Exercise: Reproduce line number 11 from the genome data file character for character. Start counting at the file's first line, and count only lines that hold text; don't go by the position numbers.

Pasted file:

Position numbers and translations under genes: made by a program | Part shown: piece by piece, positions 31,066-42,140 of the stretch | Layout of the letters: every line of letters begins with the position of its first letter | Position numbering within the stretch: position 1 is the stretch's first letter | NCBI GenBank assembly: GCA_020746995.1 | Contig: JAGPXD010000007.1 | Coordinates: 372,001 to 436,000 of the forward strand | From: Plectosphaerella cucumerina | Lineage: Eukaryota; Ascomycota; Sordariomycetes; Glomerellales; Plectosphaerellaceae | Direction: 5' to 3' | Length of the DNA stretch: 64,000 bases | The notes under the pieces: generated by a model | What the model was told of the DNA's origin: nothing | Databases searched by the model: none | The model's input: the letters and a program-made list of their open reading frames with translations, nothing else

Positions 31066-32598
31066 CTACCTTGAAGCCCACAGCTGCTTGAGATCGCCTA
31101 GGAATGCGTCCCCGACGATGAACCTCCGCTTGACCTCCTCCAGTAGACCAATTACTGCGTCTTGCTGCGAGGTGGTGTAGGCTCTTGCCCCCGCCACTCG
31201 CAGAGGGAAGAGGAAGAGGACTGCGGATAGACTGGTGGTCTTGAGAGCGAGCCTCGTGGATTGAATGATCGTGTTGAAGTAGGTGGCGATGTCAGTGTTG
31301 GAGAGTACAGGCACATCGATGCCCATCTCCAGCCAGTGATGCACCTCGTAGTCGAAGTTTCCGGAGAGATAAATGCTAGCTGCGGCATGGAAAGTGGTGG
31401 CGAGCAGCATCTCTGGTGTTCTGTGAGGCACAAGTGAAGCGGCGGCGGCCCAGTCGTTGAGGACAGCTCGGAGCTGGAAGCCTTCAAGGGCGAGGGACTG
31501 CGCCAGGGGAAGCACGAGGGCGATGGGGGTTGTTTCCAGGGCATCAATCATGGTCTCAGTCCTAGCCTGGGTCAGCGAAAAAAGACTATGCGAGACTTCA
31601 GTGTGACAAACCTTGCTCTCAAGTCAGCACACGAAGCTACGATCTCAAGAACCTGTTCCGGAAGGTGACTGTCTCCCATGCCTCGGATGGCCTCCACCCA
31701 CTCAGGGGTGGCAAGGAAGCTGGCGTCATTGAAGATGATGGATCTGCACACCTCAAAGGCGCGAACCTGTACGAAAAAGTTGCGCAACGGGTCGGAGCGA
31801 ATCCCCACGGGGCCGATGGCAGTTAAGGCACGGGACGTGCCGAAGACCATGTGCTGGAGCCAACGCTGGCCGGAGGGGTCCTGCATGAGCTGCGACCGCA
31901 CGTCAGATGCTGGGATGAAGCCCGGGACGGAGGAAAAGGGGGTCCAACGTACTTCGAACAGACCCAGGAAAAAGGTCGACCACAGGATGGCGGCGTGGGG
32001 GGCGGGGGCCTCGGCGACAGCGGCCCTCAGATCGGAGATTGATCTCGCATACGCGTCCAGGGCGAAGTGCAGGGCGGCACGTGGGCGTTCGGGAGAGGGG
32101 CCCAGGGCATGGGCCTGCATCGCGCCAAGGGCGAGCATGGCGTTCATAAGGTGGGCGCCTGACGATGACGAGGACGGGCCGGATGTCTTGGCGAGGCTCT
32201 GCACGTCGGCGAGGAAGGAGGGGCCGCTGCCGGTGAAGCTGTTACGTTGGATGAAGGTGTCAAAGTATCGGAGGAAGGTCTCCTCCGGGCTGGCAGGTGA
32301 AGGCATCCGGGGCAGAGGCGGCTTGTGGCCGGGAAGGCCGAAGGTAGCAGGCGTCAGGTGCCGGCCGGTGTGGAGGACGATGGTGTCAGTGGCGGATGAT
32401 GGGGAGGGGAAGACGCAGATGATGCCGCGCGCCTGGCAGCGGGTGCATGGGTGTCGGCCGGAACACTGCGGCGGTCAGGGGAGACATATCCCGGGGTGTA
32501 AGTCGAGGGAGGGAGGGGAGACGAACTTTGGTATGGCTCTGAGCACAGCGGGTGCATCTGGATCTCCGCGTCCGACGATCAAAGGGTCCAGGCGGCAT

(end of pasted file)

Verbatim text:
31801 ATCCCCACGGGGCCGATGGCAGTTAAGGCACGGGACGTGCCGAAGACCATGTGCTGGAGCCAACGCTGGCCGGAGGGGTCCTGCATGAGCTGCGACCGCA